What role do DSW’s play in service improvement.

I think we all have a part to play in shaping service improvement. We should all strive to deliver the best possible service for our patients, regardless of whether are senior management, admin or clinicians. In our team, we are always striving to deliver the best possible service for our patients. I am currently involved in a project streamlining referral pathways all dietitians and DSW’s to encourage consistency in patient care. Recently, we have had a number of new graduate dietitians begin their career with us, so these pathways are essential to help them to get to grips with our departments systems and processes. I feel that having come to my DSW role from another career has supported my ability to contribute to pathway development.

Have you faced any challenges as a DSW? How did you overcome these?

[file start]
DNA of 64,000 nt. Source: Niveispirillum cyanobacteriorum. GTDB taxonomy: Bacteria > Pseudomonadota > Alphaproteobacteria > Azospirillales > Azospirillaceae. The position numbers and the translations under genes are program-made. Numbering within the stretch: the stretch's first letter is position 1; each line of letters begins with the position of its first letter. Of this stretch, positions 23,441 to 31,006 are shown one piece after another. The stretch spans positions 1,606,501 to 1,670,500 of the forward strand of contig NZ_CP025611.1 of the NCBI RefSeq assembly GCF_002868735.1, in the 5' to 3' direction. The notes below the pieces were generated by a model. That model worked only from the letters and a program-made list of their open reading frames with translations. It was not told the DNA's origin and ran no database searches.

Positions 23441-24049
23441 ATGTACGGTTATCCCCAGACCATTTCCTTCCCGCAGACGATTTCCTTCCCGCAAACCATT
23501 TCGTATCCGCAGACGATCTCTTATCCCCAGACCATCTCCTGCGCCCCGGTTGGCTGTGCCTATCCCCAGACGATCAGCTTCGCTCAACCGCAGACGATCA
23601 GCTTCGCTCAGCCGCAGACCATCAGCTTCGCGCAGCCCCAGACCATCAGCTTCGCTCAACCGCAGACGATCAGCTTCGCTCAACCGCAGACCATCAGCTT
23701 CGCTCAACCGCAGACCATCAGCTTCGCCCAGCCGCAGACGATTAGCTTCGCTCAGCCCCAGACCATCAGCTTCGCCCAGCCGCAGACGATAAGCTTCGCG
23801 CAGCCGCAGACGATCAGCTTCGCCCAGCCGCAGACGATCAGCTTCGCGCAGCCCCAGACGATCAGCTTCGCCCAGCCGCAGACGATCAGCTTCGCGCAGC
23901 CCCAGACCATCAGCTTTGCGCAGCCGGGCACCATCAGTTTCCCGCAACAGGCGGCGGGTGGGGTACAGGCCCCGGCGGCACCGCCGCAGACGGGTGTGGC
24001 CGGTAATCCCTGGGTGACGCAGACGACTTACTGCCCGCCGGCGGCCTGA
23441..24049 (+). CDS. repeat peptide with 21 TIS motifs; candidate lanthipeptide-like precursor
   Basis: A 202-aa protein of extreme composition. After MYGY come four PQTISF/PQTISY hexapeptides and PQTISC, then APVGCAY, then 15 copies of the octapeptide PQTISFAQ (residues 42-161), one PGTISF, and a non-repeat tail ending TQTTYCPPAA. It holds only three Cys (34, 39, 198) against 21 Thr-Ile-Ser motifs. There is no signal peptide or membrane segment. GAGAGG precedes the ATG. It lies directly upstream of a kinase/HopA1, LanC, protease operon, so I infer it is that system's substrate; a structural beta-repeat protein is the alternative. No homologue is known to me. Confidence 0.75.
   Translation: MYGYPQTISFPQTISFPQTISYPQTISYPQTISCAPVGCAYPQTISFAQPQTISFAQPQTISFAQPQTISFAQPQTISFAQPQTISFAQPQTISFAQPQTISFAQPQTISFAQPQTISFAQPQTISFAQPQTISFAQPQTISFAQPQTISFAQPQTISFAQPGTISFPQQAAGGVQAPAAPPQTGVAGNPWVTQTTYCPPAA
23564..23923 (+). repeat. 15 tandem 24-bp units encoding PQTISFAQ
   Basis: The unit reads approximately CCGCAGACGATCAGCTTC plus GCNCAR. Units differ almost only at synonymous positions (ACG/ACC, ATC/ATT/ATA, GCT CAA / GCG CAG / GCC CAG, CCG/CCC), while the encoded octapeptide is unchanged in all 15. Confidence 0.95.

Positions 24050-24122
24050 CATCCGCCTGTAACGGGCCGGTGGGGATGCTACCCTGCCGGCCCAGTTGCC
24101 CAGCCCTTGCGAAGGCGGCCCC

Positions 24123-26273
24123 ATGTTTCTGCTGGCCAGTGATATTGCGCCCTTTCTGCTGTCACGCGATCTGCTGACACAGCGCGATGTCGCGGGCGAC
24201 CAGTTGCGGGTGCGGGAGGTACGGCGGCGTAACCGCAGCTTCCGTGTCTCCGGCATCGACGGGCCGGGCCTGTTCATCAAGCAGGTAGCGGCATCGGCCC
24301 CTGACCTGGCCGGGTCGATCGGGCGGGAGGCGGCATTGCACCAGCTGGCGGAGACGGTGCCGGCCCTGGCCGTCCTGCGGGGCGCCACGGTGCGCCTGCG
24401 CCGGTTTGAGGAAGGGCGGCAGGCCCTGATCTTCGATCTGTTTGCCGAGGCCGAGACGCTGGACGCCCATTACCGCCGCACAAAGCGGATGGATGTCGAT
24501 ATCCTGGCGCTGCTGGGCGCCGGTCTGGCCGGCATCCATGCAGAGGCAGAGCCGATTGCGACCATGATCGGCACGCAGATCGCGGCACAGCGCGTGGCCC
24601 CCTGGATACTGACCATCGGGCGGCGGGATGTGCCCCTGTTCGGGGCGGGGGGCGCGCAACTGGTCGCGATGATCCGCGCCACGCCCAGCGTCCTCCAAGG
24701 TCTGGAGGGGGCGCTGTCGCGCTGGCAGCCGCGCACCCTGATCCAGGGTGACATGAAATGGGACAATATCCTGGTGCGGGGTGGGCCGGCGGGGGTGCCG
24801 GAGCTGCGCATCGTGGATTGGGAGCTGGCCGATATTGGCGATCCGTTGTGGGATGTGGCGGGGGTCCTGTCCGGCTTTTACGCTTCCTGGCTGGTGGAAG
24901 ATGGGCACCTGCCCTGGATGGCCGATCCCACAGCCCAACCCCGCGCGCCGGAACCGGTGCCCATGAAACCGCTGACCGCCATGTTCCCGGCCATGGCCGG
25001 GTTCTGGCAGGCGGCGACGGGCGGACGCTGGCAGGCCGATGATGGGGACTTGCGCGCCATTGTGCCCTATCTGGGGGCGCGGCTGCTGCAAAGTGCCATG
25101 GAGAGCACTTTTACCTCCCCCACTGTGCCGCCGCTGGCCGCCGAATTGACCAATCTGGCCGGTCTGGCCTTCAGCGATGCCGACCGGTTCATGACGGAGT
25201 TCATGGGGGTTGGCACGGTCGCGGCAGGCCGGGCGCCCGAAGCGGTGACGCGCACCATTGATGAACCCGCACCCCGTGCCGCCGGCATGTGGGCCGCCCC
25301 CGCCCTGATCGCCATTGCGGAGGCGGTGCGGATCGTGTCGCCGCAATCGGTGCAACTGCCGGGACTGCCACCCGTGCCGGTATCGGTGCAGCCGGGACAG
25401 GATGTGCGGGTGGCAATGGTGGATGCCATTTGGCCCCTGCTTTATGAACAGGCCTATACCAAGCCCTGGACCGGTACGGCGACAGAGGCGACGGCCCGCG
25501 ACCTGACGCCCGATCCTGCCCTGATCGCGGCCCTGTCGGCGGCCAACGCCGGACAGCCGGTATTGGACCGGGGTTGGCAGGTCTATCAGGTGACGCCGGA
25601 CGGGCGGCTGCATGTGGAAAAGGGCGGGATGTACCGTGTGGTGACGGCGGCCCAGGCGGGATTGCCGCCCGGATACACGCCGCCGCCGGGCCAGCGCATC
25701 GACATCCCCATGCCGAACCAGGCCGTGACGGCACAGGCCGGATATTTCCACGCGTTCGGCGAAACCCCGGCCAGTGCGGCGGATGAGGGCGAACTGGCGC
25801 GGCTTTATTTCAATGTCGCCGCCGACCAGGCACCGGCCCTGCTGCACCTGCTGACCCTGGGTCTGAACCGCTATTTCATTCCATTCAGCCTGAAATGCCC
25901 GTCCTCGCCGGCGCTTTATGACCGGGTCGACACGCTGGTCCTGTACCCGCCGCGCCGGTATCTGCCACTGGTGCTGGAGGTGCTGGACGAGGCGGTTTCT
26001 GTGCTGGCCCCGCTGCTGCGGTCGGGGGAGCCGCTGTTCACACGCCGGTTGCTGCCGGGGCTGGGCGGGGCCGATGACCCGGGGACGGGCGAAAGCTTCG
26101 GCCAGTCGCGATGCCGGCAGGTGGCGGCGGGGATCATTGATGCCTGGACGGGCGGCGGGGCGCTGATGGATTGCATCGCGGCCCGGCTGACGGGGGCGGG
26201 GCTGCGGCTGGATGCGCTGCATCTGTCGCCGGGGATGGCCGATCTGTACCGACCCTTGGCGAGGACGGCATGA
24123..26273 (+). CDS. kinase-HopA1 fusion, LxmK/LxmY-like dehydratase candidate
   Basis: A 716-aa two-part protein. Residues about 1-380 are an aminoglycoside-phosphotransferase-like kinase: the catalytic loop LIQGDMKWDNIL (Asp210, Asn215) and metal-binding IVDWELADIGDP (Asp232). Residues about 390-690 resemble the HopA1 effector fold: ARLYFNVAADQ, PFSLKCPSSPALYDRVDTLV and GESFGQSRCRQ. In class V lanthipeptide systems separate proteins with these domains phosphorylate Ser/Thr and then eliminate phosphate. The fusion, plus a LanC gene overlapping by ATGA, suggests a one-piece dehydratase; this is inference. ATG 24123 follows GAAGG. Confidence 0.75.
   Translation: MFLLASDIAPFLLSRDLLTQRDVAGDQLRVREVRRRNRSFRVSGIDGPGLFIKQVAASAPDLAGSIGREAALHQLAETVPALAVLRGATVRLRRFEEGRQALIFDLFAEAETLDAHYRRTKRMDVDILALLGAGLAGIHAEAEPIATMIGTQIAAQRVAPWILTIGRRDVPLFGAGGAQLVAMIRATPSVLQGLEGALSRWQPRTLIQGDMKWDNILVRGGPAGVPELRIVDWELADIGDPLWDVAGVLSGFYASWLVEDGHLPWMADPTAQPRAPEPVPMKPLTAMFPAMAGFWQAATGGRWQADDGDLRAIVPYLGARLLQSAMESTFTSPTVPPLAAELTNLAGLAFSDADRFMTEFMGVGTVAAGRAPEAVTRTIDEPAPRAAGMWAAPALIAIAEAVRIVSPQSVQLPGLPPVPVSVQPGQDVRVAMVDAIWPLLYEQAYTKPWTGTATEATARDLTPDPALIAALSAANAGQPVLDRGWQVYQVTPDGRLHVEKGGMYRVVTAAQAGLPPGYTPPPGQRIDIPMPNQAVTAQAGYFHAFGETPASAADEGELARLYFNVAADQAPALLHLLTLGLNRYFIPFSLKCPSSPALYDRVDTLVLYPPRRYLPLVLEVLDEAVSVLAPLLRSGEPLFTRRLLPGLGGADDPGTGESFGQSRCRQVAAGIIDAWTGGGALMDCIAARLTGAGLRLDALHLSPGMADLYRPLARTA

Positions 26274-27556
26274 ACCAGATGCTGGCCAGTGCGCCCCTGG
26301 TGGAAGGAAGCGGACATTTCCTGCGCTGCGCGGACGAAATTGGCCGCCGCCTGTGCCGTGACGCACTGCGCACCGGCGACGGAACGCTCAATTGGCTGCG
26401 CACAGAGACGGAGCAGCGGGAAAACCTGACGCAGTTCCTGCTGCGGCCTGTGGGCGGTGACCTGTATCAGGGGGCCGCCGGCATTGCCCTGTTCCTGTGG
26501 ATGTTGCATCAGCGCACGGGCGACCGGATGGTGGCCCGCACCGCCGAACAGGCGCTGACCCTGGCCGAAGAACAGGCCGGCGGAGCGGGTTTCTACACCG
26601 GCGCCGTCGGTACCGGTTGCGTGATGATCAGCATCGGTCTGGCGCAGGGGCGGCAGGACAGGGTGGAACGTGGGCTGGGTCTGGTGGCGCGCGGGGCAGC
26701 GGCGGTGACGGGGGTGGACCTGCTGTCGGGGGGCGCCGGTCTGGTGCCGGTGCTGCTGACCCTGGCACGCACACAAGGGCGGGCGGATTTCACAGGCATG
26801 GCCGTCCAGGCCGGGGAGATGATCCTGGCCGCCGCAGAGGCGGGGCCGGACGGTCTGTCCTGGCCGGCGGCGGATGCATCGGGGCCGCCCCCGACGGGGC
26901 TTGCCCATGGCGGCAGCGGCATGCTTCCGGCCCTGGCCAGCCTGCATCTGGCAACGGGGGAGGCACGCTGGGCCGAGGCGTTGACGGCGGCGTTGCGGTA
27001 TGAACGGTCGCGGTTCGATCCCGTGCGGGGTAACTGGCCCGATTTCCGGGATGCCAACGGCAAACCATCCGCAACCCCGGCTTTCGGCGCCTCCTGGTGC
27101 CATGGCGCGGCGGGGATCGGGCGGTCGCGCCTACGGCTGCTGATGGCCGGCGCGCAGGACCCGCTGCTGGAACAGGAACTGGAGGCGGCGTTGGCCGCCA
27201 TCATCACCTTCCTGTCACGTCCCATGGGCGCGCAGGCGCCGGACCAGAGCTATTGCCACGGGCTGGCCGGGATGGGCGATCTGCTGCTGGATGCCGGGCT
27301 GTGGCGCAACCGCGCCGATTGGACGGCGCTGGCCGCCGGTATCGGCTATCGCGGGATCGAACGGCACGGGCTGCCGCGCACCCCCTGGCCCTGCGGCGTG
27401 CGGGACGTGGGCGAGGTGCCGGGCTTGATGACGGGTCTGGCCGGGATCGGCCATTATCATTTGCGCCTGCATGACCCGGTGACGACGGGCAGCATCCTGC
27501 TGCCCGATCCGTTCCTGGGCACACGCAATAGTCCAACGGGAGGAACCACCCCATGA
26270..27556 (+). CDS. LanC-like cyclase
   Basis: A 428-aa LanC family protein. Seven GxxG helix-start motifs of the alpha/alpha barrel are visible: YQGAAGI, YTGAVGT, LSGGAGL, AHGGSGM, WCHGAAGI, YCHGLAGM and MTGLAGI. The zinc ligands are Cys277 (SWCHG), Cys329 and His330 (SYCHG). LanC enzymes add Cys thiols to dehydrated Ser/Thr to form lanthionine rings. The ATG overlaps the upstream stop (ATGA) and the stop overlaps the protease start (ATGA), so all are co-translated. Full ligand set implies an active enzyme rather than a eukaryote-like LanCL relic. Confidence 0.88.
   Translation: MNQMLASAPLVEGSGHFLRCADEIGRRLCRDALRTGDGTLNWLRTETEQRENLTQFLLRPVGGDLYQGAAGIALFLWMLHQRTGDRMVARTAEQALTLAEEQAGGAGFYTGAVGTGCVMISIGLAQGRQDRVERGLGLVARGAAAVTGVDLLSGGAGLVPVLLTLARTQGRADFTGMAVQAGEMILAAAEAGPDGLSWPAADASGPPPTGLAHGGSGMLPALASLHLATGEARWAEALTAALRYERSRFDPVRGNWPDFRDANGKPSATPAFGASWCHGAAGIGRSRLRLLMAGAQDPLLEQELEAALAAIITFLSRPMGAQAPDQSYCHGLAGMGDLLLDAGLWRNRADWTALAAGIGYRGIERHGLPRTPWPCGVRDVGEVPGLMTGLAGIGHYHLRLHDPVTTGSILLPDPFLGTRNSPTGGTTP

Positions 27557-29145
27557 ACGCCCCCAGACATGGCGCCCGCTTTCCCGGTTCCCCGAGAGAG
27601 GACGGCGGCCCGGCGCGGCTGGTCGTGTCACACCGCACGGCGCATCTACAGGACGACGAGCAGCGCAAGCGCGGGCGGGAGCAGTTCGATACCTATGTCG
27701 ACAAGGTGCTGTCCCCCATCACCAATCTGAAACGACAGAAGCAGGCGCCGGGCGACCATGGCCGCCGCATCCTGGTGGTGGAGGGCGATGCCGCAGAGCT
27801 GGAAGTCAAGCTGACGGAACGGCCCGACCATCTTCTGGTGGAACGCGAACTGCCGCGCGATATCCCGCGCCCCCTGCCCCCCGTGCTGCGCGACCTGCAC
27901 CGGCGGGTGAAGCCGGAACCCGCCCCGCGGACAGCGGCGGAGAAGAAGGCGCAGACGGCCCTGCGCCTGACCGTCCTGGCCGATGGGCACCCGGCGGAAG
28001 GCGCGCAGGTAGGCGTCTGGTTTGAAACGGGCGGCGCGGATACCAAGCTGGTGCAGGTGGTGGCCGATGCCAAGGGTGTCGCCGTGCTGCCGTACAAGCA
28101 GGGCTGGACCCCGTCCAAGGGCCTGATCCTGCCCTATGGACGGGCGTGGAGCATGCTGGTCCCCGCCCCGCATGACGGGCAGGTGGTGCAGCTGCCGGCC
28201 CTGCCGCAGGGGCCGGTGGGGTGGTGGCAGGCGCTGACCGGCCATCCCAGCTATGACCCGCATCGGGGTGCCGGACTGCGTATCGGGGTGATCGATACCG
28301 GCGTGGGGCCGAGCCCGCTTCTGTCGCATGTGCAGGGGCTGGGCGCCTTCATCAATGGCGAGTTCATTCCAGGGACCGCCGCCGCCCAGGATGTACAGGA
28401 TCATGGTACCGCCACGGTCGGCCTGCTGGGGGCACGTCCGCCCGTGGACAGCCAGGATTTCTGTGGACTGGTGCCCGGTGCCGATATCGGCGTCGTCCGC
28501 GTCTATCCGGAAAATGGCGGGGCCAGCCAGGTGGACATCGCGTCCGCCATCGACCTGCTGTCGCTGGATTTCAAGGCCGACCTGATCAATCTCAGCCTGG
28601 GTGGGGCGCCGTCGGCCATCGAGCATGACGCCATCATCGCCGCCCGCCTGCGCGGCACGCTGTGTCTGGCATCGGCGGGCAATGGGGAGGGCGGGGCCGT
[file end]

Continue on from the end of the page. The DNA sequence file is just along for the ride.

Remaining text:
The greatest challenge I’ve faced was during a period of short-staffing. During this period, I was snowed under, triaging referrals, inviting patients to clinic, co-ordinating with the acute team and arranging domiciliary visits.  The community setting was particularly busy at this time, which meant I had to reduce the number of acute hours I did during this period just to try and keep things a float.  It was thanks to my team and management that I was able to overcome this difficutl period. I was recognised for my hard work during this time as my manager nominated me for a BETSI Star. This was amazing and I was really chuffed, as it highlighted to me how appreciated I was and showed all the stress and hard work didn’t go unnoticed.

Would you recommend BDA membership to other DSW’s?

I have been a member of the British Dietetic Association since starting my role. I would definitely recommend this to all other DSW’s as it’s an excellent way to engage with the profession. I find the DSW courses and email updates helpful and the website is user friendly. As a DSW, the BDA factsheets and information are really useful tools to promote dietetics and for background information.

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Author

Aisling Pigott RD

BDA Spokesperson and Dietitian

Sam Eyre-Williams

Dietetic Support Worker (DSW) in, Betsi Cadwalder University Health Board